• The New Janitor, comedy from Keystone Studios featuring Charlie Chaplin

Usage examples of "janitor".

He coughed to cover the copy completion bleep, then palmed the disk, slipping it into the trashcan by the door as the janitor moved into Processing to sweep.

Roth is introduced to flight directors, deputy flight directors, flight surgeons, ground controllers, cosmonauts, former cosmonauts, Energia executives, TsUP administrators, several chain-smoking engineers, and a janitor.

Apparently there was some sort of janitor inside his head, a neatnik who had decided Jonesy was going to be here for awhile and so the place ought to be at least tolerably clean.

Augustus Brine crawled out, jangling his huge key ring as if it were a talisman of power sent down by the janitor god.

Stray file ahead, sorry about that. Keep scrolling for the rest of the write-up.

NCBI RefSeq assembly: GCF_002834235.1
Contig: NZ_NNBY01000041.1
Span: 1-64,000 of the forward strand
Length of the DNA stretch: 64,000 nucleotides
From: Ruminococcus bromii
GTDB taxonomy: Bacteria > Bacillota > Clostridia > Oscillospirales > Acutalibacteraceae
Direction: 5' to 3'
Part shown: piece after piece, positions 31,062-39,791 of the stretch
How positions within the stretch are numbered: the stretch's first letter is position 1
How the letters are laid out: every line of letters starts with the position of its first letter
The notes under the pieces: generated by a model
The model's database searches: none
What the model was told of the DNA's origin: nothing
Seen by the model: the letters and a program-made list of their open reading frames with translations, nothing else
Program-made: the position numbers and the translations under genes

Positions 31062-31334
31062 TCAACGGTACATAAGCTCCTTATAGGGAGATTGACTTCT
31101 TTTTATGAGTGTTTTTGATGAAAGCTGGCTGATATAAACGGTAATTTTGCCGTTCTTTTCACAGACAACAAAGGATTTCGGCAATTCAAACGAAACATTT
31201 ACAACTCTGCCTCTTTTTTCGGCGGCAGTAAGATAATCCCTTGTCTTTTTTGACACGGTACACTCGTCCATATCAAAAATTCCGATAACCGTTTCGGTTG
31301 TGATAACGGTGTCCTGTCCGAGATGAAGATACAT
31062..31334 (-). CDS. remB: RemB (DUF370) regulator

One of those colored men who soften the trade of janitor in many of the smaller apartment-houses in New York by the sweetness of their race let the Marches in, or, rather, welcomed them to the possession of the premises by the bow with which he acknowledged their permit.

We were all happy: Kobyella had kept his pride, Jan Bronski had found all his skat cards including the seven of spades, and Oskar had a new drum which beat against his knee at every step while Jan and a man whom Jan called Victor carried the janitor, weak from loss of blood, downstairs to the storeroom for undeliverable mail.

And a swimming pool would be on their lawn the day after to be shared with another nice couple like them, and the children could gambol on the grassy sward unmenaced by city traffic, and they would spit right in the eye of the city apartment-house janitor after telling him they were getting out of the crowded, evil-smelling, budget-devouring, paper-walled, sticky-windowed, airless, lightless, privacyless hole in the wall forever.